Photo by Tanvi Mai Senior Wesley Szeto leaps into the air with his racket raised high above his head as his arm stretches out to mark where his ‘jump smash’ shot will land. “This shot requires a lot of energy, but since I’m a player that can put power to my shots and I’m known for my powerful ‘smashes,’ the ‘jump smash’ is definitely my signature shot.”

Szeto seizes seasonal sports opportunities

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Senior Wesley Szeto’s family pushed him into athletics, resulting in his current placement on the football, badminton, and track and field teams. Szeto embraced his love for badminton and began training at a club for three hours every day. 

After winning multiple tournaments and earning a high ranking in U.S. badminton age categories U11, U13, U15, and U17, Szeto was able to start playing competitively at national and international tournaments. He acknowledges that it taught him how to improve his technique and teamwork as he learned his weaknesses. 

“By playing too aggressive[ly], I fatigue and drain myself out causing me to hit unnecessary shots or miss shots that even a beginner can hit,” Szeto said. “In order to regain my stamina I would try to slow the game down by playing less aggressively and taking small breathers after each round.”

Despite winning multiple tournaments and making improvements in badminton, Szeto wanted to expand his athletic abilities and decided to participate in more sports. He joined football but felt as if he could do more, inspiring him to join the track and field team. 

“I like being an athlete, and I love doing things that require a lot of energy,” Szeto said. “My favorite is to compete against players who are as good as me. It’s always fun to see what their capabilities are. Since I’m playing against someone who I’ve never played before, the game becomes harder, but it’s fun for me because I always have a strategy and a set of shots I like to do each round in order to find the opponents’ weaknesses.”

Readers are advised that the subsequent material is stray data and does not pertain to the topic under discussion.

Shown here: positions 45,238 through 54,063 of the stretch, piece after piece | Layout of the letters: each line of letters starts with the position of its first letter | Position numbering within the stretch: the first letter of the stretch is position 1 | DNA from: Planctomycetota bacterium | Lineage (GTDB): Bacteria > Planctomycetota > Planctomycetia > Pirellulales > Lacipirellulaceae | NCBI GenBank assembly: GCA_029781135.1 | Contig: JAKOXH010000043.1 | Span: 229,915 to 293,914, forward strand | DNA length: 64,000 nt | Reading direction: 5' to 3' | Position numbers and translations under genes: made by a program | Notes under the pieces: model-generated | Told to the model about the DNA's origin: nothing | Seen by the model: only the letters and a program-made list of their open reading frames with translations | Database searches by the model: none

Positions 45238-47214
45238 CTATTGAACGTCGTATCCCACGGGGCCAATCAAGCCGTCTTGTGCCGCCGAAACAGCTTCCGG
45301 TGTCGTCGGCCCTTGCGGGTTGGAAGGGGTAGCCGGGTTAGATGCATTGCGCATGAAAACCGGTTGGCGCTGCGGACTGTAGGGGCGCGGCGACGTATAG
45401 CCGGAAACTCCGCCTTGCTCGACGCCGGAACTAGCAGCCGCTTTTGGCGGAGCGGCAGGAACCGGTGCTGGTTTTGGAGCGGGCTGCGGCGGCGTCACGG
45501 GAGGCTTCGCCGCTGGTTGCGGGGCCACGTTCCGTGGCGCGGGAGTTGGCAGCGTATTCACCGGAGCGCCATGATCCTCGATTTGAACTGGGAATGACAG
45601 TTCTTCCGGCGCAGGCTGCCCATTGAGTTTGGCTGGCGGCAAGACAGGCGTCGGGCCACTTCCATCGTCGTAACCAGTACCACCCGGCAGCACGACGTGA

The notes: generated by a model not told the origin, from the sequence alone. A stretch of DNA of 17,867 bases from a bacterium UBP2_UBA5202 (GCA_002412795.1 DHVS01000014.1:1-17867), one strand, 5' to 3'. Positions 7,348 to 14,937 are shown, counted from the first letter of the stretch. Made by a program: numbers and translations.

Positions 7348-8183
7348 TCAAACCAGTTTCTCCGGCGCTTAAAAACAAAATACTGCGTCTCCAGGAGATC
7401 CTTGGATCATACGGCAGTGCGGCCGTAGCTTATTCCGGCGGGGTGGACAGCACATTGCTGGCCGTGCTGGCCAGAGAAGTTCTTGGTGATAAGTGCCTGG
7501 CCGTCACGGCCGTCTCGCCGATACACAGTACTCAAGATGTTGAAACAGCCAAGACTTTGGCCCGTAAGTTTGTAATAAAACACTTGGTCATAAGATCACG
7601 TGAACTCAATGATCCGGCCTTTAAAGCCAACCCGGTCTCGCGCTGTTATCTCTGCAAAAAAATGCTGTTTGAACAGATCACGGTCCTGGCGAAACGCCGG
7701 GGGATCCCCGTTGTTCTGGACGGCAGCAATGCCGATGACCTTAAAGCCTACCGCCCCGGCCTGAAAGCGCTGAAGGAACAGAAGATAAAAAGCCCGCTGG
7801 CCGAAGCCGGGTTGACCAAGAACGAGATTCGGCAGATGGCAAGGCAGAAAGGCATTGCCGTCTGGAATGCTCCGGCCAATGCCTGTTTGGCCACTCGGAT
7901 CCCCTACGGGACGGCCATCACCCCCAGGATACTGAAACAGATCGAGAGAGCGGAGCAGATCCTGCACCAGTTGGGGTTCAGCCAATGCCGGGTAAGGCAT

He looked up to and learned from his teammates in football and track and field to improve.

“A lot of them have more knowledge and strategy than I do,” Szeto said. “When they got the chance to help me during my games, I took the advice and applied it when I played.” 

Since there are completely different atmospheres among the three sports, Szeto experiences various levels of intensity and teamwork, all the while playing at his peak performance. 

“Football is a different environment because those people are mentally tough and physically tough,” Szeto said. “You’re going to be out there against guys hitting you and tackling you, but in badminton, it is an indoor sport that’s more [about] technique and stamina and endurance. For track and field, it’s all you, it’s just you because I’m in throws, so it’s however you perform.”

Szeto transformed his life through sports, from sitting down on his computer the entire day to actively participating in multiple sports. He credits his coaches for training him to be successful and pushing him to do his best.

“I was a couch potato before I started playing sports,” Szeto said. “Playing sports helped me keep fit; if I hadn’t played sports, I would probably be twice my size. It also taught me many lessons like practice makes [perfect] and never quit because [then] you’ll never get anywhere in life.”

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